The Washington Times - May 5, 2009, 01:16PM

I have a confession to make. While sitting in the press box at Verizon Center last night, I totally missed Alex Ovechkin’s third goal because I was watching the Kansas City Royals play baseball.

Now, I know this seems like a ridiculous thing to do and perhaps Ted Leonsis will be stopping by the office here to take back my credential.

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But let me explain.

It is common for sportswriters to scan box scores of other games in action. We are sports fans, after all. And while checking some baseball scores, I saw that the Royals were beating the White Sox, 3-0. I knew this meant Zack Greinke was pitching.

Greinke, if you haven’t been paying attention, entered last evening having given up just two earned runs in five starts. His ERA was 0.50. He had been nearly unhittable.

So I fired up the MLB.TV on my laptop and decided to watch Greinke for a bit. Guilty as charged. I don’t regret it. He went on to pitch a complete game shutout, with fastballs that looked like they came out of a rifle and curveballs that would cause IronMan’s knees to buckle.

Greinke is a lot like Alex Ovechkin. Ok, maybe they are nothing alike. But they do have one big thing in common, which is that they are worth the price of admission all by themselves.

Kansas City as a baseball town is a lot like Washington used to be as a hockey town. Poor attendance, years of struggle. But here in Washington, Ovechkin arrived and things started to change. People started to believe. The team started to win, and all of the sudden Verizon Center was packed and now we’re the center of the hockey universe.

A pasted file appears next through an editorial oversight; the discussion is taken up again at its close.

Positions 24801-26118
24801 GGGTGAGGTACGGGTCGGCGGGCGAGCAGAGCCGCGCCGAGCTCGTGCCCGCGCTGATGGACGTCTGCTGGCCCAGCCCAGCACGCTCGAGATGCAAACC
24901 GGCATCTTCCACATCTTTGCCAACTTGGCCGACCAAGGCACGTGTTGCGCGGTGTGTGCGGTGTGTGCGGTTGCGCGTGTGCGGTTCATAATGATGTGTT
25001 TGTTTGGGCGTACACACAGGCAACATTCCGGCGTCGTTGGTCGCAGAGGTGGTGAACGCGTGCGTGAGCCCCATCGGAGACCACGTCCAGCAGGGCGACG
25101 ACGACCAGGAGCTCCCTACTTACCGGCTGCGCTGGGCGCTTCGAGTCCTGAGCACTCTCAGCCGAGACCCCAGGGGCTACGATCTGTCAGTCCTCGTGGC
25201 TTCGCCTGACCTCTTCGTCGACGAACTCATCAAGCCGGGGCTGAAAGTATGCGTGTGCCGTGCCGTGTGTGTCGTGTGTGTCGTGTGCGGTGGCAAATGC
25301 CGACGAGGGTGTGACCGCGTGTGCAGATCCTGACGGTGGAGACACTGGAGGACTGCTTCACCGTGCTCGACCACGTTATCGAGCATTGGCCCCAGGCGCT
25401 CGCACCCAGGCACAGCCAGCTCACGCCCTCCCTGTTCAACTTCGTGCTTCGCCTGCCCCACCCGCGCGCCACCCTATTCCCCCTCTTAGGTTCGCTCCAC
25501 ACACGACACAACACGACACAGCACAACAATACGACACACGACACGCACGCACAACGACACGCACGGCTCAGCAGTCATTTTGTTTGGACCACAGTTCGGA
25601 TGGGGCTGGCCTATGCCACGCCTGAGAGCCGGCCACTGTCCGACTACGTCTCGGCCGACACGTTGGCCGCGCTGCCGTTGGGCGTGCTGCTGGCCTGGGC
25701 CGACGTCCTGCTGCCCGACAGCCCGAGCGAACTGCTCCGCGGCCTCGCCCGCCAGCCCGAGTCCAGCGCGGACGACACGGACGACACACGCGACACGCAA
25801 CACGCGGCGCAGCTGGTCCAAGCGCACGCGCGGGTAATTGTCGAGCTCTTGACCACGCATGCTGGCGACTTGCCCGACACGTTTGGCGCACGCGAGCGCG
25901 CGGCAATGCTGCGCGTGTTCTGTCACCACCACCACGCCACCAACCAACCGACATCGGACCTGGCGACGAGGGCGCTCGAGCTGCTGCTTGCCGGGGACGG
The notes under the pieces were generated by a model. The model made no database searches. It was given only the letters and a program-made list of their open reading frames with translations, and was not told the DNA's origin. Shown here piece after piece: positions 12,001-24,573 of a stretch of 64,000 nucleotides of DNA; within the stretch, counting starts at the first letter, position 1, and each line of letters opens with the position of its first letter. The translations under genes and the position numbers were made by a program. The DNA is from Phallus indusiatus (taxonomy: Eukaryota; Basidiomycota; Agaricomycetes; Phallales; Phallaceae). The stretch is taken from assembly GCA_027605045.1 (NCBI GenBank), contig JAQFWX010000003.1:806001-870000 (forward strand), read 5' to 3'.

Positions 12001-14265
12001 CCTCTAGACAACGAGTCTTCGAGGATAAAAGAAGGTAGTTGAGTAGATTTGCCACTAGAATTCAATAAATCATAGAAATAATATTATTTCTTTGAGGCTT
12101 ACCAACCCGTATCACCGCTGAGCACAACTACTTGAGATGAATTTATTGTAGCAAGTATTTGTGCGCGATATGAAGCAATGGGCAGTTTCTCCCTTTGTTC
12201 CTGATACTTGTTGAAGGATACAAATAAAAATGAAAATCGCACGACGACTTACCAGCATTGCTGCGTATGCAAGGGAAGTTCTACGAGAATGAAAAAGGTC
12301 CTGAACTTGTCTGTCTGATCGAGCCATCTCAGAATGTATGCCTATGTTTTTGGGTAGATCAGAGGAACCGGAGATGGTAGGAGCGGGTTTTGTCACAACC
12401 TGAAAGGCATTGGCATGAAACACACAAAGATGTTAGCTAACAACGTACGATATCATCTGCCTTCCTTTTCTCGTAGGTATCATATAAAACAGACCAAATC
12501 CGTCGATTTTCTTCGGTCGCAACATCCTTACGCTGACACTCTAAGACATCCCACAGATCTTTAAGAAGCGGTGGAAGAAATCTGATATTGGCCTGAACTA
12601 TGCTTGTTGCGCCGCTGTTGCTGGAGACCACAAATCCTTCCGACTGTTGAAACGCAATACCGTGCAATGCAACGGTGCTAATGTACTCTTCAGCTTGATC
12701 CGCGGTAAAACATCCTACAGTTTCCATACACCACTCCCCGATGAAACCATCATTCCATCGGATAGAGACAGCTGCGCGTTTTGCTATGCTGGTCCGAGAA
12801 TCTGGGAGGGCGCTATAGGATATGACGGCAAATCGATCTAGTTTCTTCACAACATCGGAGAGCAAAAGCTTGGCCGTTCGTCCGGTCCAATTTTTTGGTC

What Zack Greinke is doing has the same feel of those early days when Ovechkin arrived. 22,000 people watched him pitch last night in Kansas City, which doesn’t seem like much except that the Royals usually draw half that on a Monday night. it was the Royals’ third win in a row and the team is winning the AL Central and there’s a feeling that they won’t fall back to last place like they have in the past. If he continues winning, the excitement could be similar to what we saw with the arrival of Fernando Valenzuela in Los Angeles, or Mark Fidrych in Detroit. it’s next-day buzz where people ask “oh man, did you see that last night?”

No one man can win a championship. The Caps would be nowhere if it was just Ovechkin and some scrubs. But capturing the imagination of fans starts with having a “guy.” A guy that’s so good, so exciting, that you feel guilty if you miss him.

Maybe the Nationals have discovered this in Ryan Zimmerman, who extended his hit streak to 22 games. (Get to 30, kid. Just get to at least 30. The Nats need it.) Maybe it won’t come until Stephen Strasburg shows up in September as many fans hope.

After Monday’s game, Royals head coach Trey Hillman said: “I’m thrilled to death for our fans. Our job is to inject as much joy into people’s lives as we can.”

Ovechkin also understood the impact he’s had on fans, saying, “If I was a Capitals fan, I’d be very happy right now.”

Joy. Happiness.

We can all get behind that.